The TB/HIV co-infection results derangement of quality of life, poor physical health than HIV infected individuals and has a greater risk of common mental disorders   .
Moreover, the management of a TB and HIV co-infected individual is challenging because of frequent oral drug intake which can cause different problem  , increased drug adverse effects  , drug and drug interaction  and the immune reconstitution inflammatory syndrome (IRIS)  .
The risk of tuberculosis among PLHIV is 20 times higher than HIV negative people    , and baseline CD4+ lymphocyte count, history of injectable drug use, antiretroviral therapy, body mass index, anemia, and educational status were some of the contributing factors for TB in HIV patients   .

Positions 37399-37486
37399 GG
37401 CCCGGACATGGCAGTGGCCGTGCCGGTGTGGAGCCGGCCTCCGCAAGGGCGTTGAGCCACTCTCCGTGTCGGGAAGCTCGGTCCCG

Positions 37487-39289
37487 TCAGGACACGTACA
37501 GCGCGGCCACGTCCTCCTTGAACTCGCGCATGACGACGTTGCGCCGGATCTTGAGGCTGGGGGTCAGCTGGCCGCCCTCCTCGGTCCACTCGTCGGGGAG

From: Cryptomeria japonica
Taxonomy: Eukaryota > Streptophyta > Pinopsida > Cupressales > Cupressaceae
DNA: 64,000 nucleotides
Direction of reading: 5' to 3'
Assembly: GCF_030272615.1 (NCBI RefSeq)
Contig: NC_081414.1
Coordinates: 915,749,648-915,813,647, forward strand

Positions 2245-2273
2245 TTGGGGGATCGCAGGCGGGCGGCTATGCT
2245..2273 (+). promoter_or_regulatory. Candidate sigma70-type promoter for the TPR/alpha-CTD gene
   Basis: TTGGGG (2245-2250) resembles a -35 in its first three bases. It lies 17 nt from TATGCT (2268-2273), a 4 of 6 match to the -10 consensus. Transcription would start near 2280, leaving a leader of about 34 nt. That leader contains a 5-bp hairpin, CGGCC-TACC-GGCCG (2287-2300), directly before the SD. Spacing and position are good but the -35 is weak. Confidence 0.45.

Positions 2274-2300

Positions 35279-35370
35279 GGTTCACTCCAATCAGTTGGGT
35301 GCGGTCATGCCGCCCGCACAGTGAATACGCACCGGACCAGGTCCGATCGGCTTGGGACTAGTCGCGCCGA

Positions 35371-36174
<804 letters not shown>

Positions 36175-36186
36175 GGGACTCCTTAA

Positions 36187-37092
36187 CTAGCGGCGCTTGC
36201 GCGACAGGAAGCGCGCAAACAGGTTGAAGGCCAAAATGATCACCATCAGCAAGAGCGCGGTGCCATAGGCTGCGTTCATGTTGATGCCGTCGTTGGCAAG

Many efforts have been made to integrate TB diagnosis and treatment with HIV care in order to prevent, diagnose and manage TB among HIV infected individuals, though TB still occur in HIV patients who are on HAART receiving individuals   . Therefore; there should be early screening and detection of TB in PLHIV as TB can occur in any course of HIV treatment   .
Furthermore, adequate understanding of the specific situation through follow-up research should be done to provide baseline finding to program designing for respective organization. Therefore, this study aimed to determine the incidence and predictors of TB among PLHIV registered at Arba Minch General Hospital.
2.1. Study Settings and Period